Jym Shorts

Jym Shorts - May 14, 2020

by Jym Gregory on May 14, 2020

We are living in uncertain times.  This is a truth that can be applied to any “time,” of course, because no human knows the future.  Jesus implores us not to worry about what tomorrow may bring because we have absolutely no control over tomorrow.  Each day, he said (recorded for us in Matthew 6) has enough trouble of its own.  These days are certainly bringing most of us enough trouble of its own.


In times like these I find solace in the Scriptures to be sure, but also in reading biographies of those who lived through difficult times and yet somehow found hope and purpose in life.  Many of those who have lived through severe trials and prevailed, interestingly enough, were also poets, which is another bonus for me.  Charlotte Elliot was one of these type of people.


When Charlotte was a young woman living in Clapham, England, a travelling evangelist by the name of Henri Malan was assigned to sit at her table during a gathering in her city.  During the conversation Mr. Malan asked Charlotte if she knew Christ.  The question offended her, and elicited an apology from Malan for the inadvertent offense.


Weeks later, however, Charlotte found that she could not shake the question.  By God’s grace she encountered Malan again and told him that she could not get his question out of her head, and she wondered if he might explain to her how one would come to know Jesus.  “You have nothing of merit to bring to God,” he told her, “You must come as you are.”  Charlotte had spent most of her life trying to perform noble deeds for God, yet doing so had only left her cold toward him.  Now suddenly with Malan’s words she found hope, and her life was changed.


Not many years later, Charlotte was struck with a disabling disease.  She would spend the next 50 years of her life as an invalid.  She found relief from her pain in writing poetry, the most famous of which was transposed into a hymn still known by many 200 years later.  Here is the title verse:  Just as I am, without one plea, but that Thy blood was shed for me, and that Thou biddest me come to Thee, O Lamb of God, I come, I come.  The English poet William Wordsworth loved her work.  He read this very poem to his daughter repeatedly while she was on her deathbed.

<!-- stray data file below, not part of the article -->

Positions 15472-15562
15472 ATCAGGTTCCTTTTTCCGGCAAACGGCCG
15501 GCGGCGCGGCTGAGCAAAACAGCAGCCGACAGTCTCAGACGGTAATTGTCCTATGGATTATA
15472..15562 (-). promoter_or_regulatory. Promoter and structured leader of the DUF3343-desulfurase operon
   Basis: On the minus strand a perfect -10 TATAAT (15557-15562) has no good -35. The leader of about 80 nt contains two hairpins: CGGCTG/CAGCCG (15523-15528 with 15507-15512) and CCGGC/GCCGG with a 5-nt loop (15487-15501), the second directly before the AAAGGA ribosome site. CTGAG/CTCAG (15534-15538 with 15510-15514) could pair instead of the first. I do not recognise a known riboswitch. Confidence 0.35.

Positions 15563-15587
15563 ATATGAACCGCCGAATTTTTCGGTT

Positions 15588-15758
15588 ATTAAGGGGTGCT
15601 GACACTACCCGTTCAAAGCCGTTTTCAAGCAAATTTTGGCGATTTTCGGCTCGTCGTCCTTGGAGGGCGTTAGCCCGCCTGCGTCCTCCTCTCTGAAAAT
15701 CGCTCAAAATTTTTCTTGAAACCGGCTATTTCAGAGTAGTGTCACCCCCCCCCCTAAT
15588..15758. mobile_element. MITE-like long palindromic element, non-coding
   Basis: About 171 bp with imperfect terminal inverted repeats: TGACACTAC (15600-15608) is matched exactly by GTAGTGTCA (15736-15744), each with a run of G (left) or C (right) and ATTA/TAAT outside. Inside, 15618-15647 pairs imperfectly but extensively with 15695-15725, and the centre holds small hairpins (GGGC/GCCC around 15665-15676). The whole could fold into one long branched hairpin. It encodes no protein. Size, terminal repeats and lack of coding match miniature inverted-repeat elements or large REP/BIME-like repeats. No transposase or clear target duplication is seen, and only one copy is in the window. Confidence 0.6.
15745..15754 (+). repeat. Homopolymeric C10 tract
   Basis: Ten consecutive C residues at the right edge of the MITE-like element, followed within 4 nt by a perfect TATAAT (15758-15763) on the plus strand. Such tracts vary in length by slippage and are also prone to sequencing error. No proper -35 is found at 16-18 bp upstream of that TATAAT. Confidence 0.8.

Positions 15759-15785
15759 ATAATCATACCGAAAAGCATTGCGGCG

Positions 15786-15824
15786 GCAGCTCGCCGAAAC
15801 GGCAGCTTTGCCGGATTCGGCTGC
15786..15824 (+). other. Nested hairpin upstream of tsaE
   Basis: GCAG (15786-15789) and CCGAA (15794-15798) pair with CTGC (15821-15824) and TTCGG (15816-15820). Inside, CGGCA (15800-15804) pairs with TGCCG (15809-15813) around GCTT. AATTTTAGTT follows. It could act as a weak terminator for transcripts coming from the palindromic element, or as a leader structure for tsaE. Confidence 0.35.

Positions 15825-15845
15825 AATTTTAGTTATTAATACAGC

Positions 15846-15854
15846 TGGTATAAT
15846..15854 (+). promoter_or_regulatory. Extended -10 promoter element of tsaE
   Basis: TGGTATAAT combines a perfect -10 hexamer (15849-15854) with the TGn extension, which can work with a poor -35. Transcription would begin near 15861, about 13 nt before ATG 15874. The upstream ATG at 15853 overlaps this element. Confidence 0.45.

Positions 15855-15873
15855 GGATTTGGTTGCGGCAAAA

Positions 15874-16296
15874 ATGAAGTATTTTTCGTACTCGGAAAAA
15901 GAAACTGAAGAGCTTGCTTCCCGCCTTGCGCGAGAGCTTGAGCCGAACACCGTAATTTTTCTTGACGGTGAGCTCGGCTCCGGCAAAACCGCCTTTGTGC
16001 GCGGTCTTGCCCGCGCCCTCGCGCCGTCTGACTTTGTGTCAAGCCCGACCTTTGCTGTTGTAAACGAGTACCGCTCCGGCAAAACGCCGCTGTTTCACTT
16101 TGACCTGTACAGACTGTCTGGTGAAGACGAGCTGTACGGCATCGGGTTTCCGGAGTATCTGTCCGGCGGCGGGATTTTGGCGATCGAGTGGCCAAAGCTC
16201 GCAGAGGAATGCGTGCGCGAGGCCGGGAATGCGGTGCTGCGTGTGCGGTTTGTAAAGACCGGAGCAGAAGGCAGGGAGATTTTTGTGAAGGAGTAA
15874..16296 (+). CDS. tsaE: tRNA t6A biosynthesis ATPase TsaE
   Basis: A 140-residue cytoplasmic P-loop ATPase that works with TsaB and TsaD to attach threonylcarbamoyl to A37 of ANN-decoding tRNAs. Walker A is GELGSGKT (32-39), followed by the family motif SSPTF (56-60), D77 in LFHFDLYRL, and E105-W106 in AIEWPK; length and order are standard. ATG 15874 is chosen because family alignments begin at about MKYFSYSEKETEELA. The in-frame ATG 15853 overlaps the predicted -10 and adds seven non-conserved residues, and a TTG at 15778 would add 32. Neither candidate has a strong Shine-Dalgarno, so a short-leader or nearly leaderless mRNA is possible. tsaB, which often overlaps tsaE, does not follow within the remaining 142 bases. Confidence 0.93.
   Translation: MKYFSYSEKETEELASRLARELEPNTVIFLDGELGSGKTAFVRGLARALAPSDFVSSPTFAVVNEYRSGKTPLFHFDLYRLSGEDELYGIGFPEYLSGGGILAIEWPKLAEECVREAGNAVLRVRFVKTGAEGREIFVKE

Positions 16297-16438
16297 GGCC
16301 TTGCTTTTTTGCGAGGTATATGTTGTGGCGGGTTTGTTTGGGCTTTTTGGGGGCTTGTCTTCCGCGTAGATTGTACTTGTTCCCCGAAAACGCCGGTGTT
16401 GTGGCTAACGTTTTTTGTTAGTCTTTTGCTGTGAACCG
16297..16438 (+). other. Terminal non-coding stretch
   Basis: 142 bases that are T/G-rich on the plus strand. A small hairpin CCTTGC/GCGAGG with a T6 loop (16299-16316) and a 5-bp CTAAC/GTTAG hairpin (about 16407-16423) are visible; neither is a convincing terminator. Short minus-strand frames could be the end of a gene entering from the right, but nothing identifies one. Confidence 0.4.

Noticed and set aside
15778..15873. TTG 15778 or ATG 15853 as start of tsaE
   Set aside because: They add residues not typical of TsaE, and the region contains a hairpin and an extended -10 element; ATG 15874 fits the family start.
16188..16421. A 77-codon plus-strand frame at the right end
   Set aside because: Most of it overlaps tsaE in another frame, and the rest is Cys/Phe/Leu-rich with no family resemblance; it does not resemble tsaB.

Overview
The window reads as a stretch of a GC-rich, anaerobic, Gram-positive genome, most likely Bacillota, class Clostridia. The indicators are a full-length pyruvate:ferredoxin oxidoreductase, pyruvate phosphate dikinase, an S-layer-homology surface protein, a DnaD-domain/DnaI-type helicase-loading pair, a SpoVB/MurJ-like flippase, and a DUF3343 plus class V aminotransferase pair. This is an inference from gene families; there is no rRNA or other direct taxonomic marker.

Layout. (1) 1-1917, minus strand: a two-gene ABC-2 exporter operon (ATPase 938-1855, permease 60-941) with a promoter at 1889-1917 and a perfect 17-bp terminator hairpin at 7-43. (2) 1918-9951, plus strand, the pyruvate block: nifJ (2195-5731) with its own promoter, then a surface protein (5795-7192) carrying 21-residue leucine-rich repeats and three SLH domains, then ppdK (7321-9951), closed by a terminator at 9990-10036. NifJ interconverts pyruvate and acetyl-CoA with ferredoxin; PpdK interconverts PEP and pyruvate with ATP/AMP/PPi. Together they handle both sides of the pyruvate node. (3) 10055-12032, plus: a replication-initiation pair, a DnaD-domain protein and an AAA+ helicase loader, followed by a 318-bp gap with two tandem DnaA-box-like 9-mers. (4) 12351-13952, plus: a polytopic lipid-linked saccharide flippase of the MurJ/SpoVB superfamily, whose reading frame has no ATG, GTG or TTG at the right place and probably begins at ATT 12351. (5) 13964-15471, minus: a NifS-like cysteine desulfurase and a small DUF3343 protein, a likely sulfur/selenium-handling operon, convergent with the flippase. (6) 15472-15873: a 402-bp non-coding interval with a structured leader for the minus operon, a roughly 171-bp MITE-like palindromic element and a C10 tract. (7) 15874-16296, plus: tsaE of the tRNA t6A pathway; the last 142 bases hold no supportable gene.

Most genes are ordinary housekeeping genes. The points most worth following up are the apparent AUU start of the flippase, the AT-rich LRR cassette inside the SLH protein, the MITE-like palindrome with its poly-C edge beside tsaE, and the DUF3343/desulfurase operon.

Elliot died in 1871, but not before she had demonstrated in word and deed what it means to be transformed by Jesus Christ.  She understood suffering, and she understood that one’s physical condition does not determine how one might be used by God.  She took what God had given her (even when he had given others so much more) and used it for his glory, refusing to allow self-pity and pain to keep her from utilizing her gifts.  She wrote beautiful poetry, and although most of it is forgotten in our day, it still resonates with this pastor who must empathize with many who suffer daily in life.  It also teaches me to be grateful for what I have been given and careful to never take God’s gifts for granted.  “Just As I Am” is her most famous poem, but this is my favorite:


O Jesus, make Thyself to me

A living bright reality

More precious to faith’s vision keen

Than any outward object seen,

More dear, more intimately nigh,

Than even the sweetest earthly tie.


And Thou, blest vision of my soul,

Hast made my broken nature whole,

Hast purified my base desires,

And kindled passion’s holiest fires!

My nature Thou hast lifted up

And filled me with a glorious hope.


Nearer and nearer still to me

Thou living, loving Savior be,

Brighter the vision of Thy face,

More glorious still Thy words of grace,

Till life shall be transformed to love,

A heaven below, a heaven above.


Grace and peace,


Pastor Jym

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